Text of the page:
Friday, January 13, 2006

Truth and Memoir

Oh, I am so all over this James Frey story. I hate to gloat, but…

I guess I will. Okay, here’s my history with “A Million Little Pieces” and my recent history with Oprah and Dr. Phil and Dr. Phil’s Wife and My Mother.

Two and a half years ago – I think around that time – I was in Amagansett with a group of Sex & the City writers over Labor Day. We had been working in New York and we all went out of the city for the long weekend. While at a bookstore I saw that book, “Million Little Pieces” and I liked the cover and it looked interesting and I bought it. I also bought about five or six other books.

You see, I have a problem with books. And I’m not trying to brag that I’m such a big reader – although I do spend much of my free time reading. My problem is that when I’m in a bookstore I can’t control myself. I buy everything I’m remotely interested in. I was buying so many books on that my UPS driver actually called me on it one day. He said, “You can’t possibly read this many books.” And he was right. If I were suddenly stuck in my house for the rest of my life, I would probably not be able to read all the books that I currently have that I have not yet read. I’ve tried to do big reductions from time to time. Before Mulan arrived, I actually got rid of half of my books. I only kept what I hadn’t read and what I loved so much, I sincerely thought I might read again. But then I started to mourn the loss of the books I let go of. I wished I’d kept the Herman Hesse and the first copies I had of all the Jane Austen novels – all those books I read in high school and college. This sadness made me even more out-of-control in my buying of books. Like I was making up for what I lost.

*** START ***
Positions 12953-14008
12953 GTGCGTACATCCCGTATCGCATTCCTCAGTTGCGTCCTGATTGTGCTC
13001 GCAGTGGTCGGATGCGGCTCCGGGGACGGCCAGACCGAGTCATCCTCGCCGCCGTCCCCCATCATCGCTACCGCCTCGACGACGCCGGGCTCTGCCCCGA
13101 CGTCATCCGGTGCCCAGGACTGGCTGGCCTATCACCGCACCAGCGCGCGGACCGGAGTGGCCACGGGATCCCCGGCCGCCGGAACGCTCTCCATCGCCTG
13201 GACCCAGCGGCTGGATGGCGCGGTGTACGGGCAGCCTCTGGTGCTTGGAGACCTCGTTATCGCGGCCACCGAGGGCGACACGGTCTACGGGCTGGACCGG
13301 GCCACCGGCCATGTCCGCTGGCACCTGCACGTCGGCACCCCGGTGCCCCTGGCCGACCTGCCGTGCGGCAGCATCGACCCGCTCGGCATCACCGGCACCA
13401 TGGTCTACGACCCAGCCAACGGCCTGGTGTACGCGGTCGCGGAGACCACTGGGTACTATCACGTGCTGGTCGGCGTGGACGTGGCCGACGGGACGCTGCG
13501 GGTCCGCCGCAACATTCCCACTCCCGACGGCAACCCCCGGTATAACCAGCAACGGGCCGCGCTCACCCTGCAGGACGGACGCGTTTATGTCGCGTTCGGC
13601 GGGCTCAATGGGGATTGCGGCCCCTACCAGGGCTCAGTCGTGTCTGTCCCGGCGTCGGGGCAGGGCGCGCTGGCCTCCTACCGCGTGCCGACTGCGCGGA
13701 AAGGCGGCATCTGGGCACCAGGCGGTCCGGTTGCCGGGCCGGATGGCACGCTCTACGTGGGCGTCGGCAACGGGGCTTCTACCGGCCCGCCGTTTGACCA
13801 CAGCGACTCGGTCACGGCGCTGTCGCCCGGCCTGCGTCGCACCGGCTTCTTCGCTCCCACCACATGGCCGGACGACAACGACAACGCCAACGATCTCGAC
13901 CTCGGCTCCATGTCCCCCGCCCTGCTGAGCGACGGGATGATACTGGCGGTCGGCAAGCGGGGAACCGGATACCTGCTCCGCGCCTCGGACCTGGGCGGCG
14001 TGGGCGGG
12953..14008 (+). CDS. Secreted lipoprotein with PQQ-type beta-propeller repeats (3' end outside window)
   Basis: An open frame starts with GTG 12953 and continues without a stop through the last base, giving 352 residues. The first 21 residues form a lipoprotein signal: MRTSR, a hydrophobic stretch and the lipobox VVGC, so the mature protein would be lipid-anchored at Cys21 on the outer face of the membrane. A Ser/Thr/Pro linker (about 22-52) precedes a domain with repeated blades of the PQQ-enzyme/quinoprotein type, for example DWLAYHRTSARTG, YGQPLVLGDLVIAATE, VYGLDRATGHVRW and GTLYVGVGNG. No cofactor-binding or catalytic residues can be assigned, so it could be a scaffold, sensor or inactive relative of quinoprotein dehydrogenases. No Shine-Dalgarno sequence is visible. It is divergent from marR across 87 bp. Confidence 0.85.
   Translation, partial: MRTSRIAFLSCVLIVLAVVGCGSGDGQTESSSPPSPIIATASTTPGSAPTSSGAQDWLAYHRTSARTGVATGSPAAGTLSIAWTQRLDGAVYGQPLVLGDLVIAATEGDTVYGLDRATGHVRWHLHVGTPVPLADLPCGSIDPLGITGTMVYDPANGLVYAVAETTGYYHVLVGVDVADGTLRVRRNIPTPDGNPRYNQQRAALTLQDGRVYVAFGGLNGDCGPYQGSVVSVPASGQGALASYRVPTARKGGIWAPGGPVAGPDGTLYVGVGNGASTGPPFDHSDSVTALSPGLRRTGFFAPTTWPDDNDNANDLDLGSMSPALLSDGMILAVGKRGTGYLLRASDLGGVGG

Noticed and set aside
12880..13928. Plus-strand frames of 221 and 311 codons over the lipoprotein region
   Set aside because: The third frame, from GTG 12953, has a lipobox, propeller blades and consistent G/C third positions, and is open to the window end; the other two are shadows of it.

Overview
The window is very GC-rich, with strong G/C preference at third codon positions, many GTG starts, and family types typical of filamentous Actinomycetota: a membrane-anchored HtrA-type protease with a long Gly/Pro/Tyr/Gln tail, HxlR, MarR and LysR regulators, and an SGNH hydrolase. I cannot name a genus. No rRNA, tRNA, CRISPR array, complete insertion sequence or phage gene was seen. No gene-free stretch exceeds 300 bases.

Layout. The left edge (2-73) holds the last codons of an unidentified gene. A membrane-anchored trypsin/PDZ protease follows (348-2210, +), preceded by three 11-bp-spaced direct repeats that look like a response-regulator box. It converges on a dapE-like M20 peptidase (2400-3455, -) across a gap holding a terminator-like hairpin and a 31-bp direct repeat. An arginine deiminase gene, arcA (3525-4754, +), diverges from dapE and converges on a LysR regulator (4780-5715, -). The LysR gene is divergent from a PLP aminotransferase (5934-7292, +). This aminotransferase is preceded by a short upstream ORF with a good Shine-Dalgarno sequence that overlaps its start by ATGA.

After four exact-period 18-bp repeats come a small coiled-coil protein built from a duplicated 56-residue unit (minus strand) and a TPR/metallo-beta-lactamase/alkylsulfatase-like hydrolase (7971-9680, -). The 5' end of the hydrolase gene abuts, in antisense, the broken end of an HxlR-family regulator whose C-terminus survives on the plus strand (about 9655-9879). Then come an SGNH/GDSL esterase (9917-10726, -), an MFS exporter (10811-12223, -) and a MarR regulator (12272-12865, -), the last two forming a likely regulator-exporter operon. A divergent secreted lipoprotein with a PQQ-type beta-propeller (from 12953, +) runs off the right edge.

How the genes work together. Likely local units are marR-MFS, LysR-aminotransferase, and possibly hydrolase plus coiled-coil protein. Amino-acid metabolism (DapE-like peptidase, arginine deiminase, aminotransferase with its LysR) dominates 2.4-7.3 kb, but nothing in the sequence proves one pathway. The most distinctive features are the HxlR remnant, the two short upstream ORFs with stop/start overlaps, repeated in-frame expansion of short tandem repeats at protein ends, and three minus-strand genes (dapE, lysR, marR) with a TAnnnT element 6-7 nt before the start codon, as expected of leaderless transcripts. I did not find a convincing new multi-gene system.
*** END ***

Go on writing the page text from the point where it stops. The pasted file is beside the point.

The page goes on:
I am telling you all this because I want to emphasize how many books I buy – many of which I don’t get the time to read – and how I don’t care so much about the money. It’s my addiction and as far as addictions go, I’m letting myself just have this one. I am also telling you this to make it clear that when I, the next day after purchasing “A Million Little Pieces” took it back for a refund – yes – I read ten pages and hated it so much and thought it was so full of shit that I couldn’t stand to own it and I didn’t want to own it and I wanted to make a point at the Amagansett book store about how much I hated it – what an anomaly that is. I can only remember returning two books in the last ten years. (The other was a Huston Smith book of essays that made me so depressed because although he knows so much about religion he knows nothing about what science is or how it works…) ANYWHO – I took “A Million Little Pieces” back. I TOOK IT BACK. And I remember that it was a hassle to go back there too, I think I made Cindy Chupak take me. Or maybe Amy -- anyway, you could say that book stuck out in my mind. I remember that weekend and returning that book.